(From levo, to lift up). The name is given to many muscles, whose office it is to elevate different parts into which they are inserted, viz.

Levator palati mollis, rises from the basis of the skull, near the articulation of the lower jaw, runs down the fauces, passes inwards and forwards, spreads itself on the palatum molle, and goes to the uvula.

Levator palpebrae scperioris, elevator, aperi-ens palpebrarum rectus, named from its straight progress and use by Fallopius and Douglas. It arises on each side from the bottom of the orbit by a small tendon, and as the fleshy fibres of the muscle pass over the globe of the eye, they gradually spread, and afterwards terminate by a broad tendinous expansion on the superior part of the tarsus belonging to the upper lid.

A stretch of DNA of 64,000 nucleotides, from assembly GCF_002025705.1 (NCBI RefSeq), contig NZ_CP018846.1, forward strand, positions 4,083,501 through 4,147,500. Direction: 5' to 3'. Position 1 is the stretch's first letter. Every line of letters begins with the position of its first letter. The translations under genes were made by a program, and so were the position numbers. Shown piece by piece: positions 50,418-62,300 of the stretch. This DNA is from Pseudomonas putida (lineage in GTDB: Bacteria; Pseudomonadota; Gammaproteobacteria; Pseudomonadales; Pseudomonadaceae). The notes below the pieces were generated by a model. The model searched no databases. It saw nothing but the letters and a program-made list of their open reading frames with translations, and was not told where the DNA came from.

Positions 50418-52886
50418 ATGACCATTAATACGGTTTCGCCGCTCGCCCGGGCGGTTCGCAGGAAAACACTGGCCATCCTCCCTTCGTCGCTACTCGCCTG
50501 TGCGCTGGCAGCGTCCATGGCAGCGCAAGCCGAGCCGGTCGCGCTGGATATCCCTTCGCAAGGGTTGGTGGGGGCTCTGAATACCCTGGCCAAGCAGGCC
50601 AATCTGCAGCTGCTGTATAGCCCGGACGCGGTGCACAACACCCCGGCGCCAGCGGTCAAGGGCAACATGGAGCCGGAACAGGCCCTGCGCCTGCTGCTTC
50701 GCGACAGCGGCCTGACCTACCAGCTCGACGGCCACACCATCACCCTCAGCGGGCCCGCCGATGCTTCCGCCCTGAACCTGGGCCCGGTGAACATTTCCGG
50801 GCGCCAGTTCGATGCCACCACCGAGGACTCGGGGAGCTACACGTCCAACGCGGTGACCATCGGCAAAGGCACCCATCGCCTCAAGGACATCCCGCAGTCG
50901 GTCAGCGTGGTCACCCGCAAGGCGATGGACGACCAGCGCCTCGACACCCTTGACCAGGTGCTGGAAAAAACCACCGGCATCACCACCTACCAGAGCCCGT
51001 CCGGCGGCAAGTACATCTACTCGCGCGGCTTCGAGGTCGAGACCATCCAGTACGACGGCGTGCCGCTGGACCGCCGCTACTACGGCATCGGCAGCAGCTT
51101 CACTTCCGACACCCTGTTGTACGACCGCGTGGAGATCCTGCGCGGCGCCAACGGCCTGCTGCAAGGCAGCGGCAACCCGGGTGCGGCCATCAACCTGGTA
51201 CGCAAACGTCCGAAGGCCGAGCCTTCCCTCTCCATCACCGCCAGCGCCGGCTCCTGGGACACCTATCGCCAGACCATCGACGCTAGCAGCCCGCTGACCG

Levator scapulae, levator proprius of Winslow; muscuius angularis, seu patientiae musculus is divided at its origin into four little muscles, from the transverse processes of the four superior cervical vertebra. The branches join, and form one muscle on each side, inserted into the bases of the respective scapulae above the spine.